1. What the term means

  • The phrase “mass imprisonment” was coined by sociologist David Garland in 2000 to describe the massive expansion of imprisonment in the US between 1975 and the late 1990s. This new regime of punishment differed in two remarkable ways: 1) the sheer scale and magnitude of the increased use of imprisonment in a departure from historic norms and 2) the systematic imprisonment of whole groups of the population without social scientific evidence that punishment has a strong relationship with crime control.

 2. Scale: There are more than 2.4 million people behind bars in America

  • Approximately one out of every four prisoners on the entire planet are in U.S. prisons, but the United States only accounts for about five percent of the total global population. Since 1980, the number of people incarcerated in U.S. prisons has quadrupled. Incredibly, 41 percent of all young people in America have been arrested by the time they turn 23. 12 million people cycle through prison in a single year. 7 to 8 million people are under some form of criminal justice supervision (including probation and parole).
  • Tennessee incarceration rates have gone from just over 100 people incarcerated per 100,000 people in the 1970s to over 400 in 2010.

 3. Systematic Imprisonment of groups: Mass incarceration disproportionately impacts people of color

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Prison Re-Form: The Continuation of the Carceral State

Guest post by Judah Schept

There has been recent and welcome attention to the carceral state in major media outlets like the New York Times and from unlikelier sources, like conservative political commentators. Indeed, the Times’ May 24th editorial focused on the bipartisan support for prison reform as evidence for its call to “end mass incarceration now:”

The insanity of the situation is plain to people across the political spectrum, from Attorney General Eric Holder Jr. to former House Speaker Newt Gingrich, who agree on the urgent need for change. The research is in, and it is uncontestable. The American experiment in mass incarceration has been a moral, legal, social, and economic disaster. It cannot end soon enough.”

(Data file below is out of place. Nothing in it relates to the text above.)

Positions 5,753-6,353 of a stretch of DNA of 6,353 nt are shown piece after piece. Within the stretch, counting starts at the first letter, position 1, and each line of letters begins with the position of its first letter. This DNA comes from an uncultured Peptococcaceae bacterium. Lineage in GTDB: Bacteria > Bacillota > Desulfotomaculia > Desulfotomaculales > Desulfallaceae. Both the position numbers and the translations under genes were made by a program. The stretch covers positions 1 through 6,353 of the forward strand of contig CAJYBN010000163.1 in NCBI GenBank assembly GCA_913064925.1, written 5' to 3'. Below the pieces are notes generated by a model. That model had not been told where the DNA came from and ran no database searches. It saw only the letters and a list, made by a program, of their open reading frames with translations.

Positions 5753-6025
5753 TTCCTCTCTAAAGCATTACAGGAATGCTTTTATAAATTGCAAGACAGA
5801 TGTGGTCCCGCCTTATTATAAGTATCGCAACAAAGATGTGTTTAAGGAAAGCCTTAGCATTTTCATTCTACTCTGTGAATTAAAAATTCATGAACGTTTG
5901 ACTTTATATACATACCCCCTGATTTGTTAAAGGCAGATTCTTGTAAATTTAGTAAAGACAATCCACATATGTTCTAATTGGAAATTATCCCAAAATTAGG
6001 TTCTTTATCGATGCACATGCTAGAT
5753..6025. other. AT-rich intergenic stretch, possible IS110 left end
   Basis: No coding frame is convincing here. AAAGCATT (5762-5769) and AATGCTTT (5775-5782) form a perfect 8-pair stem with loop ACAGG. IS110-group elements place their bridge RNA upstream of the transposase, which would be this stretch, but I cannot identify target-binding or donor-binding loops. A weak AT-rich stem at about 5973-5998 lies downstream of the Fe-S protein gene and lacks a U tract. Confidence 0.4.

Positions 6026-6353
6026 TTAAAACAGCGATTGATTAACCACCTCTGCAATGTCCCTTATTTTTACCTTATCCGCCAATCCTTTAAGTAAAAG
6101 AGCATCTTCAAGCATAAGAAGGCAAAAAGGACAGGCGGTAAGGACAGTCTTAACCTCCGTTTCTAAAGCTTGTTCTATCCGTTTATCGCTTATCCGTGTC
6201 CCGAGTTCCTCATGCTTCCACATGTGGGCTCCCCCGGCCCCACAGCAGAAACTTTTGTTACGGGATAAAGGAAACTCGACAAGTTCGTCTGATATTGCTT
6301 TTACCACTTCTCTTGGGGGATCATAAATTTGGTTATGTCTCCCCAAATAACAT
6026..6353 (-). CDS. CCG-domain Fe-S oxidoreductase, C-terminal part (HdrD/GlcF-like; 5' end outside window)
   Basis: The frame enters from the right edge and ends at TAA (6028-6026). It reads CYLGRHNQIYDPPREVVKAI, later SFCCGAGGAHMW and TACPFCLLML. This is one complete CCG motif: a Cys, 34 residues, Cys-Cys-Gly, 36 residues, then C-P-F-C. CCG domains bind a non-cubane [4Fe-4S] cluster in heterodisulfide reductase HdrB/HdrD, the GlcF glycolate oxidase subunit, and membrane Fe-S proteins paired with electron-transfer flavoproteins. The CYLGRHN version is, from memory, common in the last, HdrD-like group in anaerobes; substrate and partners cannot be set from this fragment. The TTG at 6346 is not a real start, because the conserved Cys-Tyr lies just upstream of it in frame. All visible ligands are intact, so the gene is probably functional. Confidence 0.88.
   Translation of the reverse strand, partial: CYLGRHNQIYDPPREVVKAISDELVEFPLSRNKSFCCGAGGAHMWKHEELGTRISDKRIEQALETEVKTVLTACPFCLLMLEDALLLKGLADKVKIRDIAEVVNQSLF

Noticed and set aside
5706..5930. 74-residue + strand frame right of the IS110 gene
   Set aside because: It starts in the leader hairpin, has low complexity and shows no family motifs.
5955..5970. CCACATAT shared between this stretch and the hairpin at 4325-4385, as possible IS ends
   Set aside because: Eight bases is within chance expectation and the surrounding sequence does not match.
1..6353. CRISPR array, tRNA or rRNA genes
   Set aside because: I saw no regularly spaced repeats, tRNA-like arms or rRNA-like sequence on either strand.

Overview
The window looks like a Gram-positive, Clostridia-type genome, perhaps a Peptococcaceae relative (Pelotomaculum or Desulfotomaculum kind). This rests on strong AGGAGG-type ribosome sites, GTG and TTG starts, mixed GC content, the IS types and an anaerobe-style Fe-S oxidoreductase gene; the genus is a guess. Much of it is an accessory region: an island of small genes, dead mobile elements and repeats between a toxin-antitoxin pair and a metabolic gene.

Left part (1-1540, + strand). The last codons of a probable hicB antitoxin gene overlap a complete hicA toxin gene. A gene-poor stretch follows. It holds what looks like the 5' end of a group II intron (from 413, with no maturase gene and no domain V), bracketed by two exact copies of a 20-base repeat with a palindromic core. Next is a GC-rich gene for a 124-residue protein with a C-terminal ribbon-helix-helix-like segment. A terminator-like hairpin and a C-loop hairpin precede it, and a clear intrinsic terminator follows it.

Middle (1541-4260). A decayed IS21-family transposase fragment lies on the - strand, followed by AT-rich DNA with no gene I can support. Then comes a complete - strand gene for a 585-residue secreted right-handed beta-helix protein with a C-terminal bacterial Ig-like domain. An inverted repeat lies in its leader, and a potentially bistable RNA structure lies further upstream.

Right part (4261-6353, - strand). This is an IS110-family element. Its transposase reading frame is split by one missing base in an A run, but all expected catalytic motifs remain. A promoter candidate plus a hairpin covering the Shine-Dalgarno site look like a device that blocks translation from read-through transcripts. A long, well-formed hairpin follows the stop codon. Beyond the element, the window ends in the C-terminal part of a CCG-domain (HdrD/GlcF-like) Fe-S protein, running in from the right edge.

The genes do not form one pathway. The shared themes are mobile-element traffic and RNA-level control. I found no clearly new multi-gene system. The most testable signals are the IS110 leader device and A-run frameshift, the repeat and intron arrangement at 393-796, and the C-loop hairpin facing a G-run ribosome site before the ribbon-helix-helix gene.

While the Times’ critique is direct and pointed, some of the most outspoken public critics of mass incarceration in recent years have been politicians on the right, from Grover Norquist to Rand Paul to even Rick Perry and, of course, Newt Gingrich. It would be politically shrewd to remain skeptical of these individuals and their analyses given their various roles in creating the modern day carceral state, dismantling the welfare state, justifying and carrying out executions, and openness to undoing federal civil rights legislation. But there is no mistaking that there has been a marked shift in rhetoric and some accompanying legislative changes.

Some commentators have seen these developments as indicative of a definite shift toward reform and perhaps even as the harbinger of the end of the era of mass incarceration. I hope they are correct. But following historians like David Rothman and social theorists like Michel Foucault, we should remember that, historically, American prison reform efforts “may well have done less to upgrade dismal conditions than they did to create nightmares of their own” (Rothman 2002, p. 9). Indeed, while we often use the word “reform” to suggest progressive, if incremental, change, the word also can mean “restructuring” or, more obviously, “re-formation.” I want to turn toward a brief discussion of two related phenomena that may caution against celebrating any imminent demise of the carceral state; rather, they suggest its persistence.

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